“We have a visual on Geronimo,” says the CIA director. Face-to-face with the supervillain, a Team 6 man shoots him twice: one in the chest, one through the forehead.
“We got him,” the president says.
There are no American casualties. Also? None of the children were harmed.
As he prepares to address the nation, America’s first black commander-in-chief is briefed on the body’s disposal—cut to a shot of a weighted bag being dropped into the Arabian Sea from the USS Carl Vinson aircraft carrier, with a title card: CARL VINSON, SEGREGATIONIST CONGRESSMAN, 1883–1981. From outside the White House, he hears a gathering crowd break into song. And among the jubilant youngsters we see an 18-year-old girl we recognize from the beginning of the movie, when she was 8 and sobbing on September 11.
Tom Clancy–preposterous, right? Complete with an exceptionally long (and thus finally all the more gratifying) Joseph Campbell–esque “road of trials” on our hero’s journey. Which is why 24’s wish-fulfillment counterterrorist Jack Bauer was immediately trending on Twitter, and why the little Kathryn Bigelow movie in development about SEAL Team 6’s pursuit of Osama is suddenly a superhot property. And why the press coverage quickly devolved to determining how much Hollywoodish dramatic license the administration initially took in describing the “firefight,” which actually consisted of one guy firing on the two dozen arriving super-SEALS.
Niggles and quibbles. The story is true and, because the totally familiar fictional archetypes clicked in for the final act, deeply satisfying.
And I don’t think it’s crazy to think that those pop-cultural archetypes not only frame the public understanding of the events but actually shaped the events themselves. Days after 9/11, we all remember Bush saying, “There’s an old poster out West, as I recall, that said, ‘Wanted: Dead or Alive.’ ”He surely never saw such a poster in real life: Like the rest of us, he knew it from old movies and shows. And the yearning for a satisfying finale after 9/11 helped drive the U.S. to invade a country that had nothing to do with the attacks.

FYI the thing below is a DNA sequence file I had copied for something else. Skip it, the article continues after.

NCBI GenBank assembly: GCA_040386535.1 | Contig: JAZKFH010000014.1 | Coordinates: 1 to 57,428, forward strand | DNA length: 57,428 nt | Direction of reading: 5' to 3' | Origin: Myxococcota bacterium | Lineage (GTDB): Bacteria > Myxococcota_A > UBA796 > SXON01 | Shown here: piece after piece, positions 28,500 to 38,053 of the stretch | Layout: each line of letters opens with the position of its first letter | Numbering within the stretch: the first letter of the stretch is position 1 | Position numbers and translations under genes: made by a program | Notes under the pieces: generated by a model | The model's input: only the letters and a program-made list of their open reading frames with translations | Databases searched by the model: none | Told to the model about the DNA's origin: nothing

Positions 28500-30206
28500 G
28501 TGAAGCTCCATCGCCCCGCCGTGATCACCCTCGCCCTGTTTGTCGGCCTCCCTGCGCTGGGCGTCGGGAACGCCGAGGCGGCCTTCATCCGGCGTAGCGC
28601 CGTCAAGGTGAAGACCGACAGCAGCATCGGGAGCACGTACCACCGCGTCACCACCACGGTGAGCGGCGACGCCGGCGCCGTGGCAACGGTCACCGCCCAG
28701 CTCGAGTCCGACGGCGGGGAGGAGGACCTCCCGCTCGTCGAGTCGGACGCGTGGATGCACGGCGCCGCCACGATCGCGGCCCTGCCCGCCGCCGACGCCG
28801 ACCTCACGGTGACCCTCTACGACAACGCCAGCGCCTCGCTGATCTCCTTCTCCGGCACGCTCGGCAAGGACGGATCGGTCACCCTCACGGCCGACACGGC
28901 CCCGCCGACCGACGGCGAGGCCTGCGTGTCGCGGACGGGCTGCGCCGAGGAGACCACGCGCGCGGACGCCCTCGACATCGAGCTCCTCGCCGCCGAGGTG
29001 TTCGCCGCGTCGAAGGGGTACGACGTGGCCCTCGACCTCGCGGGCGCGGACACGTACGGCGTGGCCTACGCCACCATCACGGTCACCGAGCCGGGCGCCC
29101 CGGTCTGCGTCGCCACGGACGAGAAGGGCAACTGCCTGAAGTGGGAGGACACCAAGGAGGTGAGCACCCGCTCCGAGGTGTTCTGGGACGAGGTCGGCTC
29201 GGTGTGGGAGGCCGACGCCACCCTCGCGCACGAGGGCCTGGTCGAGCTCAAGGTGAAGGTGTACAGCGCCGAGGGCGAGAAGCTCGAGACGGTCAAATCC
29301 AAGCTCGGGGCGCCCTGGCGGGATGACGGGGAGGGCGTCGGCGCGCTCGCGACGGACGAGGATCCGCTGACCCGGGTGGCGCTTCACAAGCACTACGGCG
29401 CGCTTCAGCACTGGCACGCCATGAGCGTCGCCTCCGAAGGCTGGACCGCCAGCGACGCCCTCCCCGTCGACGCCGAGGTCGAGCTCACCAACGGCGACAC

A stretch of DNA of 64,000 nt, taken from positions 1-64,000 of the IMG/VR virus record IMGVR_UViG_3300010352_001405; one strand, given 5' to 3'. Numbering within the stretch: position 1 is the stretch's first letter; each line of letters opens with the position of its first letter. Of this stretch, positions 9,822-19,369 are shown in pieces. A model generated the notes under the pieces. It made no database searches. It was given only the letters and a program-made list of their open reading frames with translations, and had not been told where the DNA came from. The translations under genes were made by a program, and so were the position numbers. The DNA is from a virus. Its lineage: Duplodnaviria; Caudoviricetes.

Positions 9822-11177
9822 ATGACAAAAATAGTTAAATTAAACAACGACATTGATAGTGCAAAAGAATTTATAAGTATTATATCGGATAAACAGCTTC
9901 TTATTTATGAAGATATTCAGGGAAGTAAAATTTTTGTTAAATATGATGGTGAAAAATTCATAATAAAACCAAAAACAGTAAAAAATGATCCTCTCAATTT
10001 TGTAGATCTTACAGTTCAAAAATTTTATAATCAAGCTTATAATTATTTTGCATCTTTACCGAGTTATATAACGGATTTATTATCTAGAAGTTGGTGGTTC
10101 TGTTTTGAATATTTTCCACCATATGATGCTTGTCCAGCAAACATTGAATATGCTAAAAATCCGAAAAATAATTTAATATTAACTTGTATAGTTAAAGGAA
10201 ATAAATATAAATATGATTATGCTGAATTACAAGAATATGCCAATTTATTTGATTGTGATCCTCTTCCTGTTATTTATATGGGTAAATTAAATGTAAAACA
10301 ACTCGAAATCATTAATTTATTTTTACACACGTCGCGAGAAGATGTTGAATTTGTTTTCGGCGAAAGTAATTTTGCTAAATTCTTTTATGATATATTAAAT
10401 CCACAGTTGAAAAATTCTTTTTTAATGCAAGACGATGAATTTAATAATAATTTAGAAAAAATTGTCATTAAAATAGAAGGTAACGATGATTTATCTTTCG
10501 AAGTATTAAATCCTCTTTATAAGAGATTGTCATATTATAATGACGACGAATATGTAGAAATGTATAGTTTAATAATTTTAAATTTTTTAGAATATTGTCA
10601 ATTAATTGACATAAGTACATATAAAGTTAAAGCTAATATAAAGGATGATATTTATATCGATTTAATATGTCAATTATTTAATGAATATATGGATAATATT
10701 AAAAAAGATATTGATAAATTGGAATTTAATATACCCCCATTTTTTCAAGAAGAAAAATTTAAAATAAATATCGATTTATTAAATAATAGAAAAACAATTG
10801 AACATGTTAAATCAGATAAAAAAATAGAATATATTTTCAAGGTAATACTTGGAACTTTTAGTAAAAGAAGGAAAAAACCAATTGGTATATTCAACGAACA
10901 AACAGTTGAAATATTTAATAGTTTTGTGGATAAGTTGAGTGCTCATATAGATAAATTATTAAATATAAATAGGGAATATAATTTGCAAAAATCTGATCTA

President Obama obviously gets the power of storytelling. After publishing his first book but before recommitting to politics, I’m reliably told, he thought of changing careers to become a novelist, a writer of Scott Turovian thrillers. Minimizing civilian casualties and harvesting intelligence aside, he knew that a commando raid, if it worked, would make for a far, far better last chapter.
The stories we tell and retell—fictional, nonfictional, hybrids of the two—really do inform important choices we make. They matter.
Americans think that bin Laden’s execution will make Americans more vulnerable to a terrorist attack, but they’re nevertheless thrilled it happened—happy, in other words, to slightly increase their odds of being murdered in order to experience a gratifying symbolic charge.
Bin Laden’s Al Qaeda role for the last nine years and eight months, it turns out, was not merely symbolic, but the lunatic fantasies he encouraged—9/11 worked liked a dream, and the superpower couldn’t catch him because his success had been divinely ordained—gave him tremendous symbolic power. And now, maybe, the craziest Islamist dreams of inevitability will lose some of their crazy appeal.
None of the wars we’ve fought since World War II—Korea, Vietnam, Iraq—concluded triumphantly or unambiguously. The endgame in Afghanistan will surely be no different. As stories, as symbols, earlier wars’ most salient themes are very unsatisfying: wishful hubris, stupidity, bad luck, muddles. And ever since Vietnam and the rise of the Reaganist trope that “government is the problem,” Americans have defaulted to the idea that Washington is irredeemably feckless, incompetent, unable to stick with important projects for the long haul. The successful Javertism of bin Laden’s apprehension could help reduce people’s dangerous overinvestment in that idea.
The staying power of this story’s last chapter will never equal that of the first. But to the degree 9/11 “changed everything,” it did so not in some rational cost-benefit fashion. We coolly write off thousands of unnecessary American deaths and destroyed buildings every year. The trauma of that attack, for most of us, was the result of a symbolic assault. Which does not diminish its enduring historical significance. And to the degree that finally finding and killing Osama bin Laden is a symbolic victory, that just might prove to have enduring historical significance as well.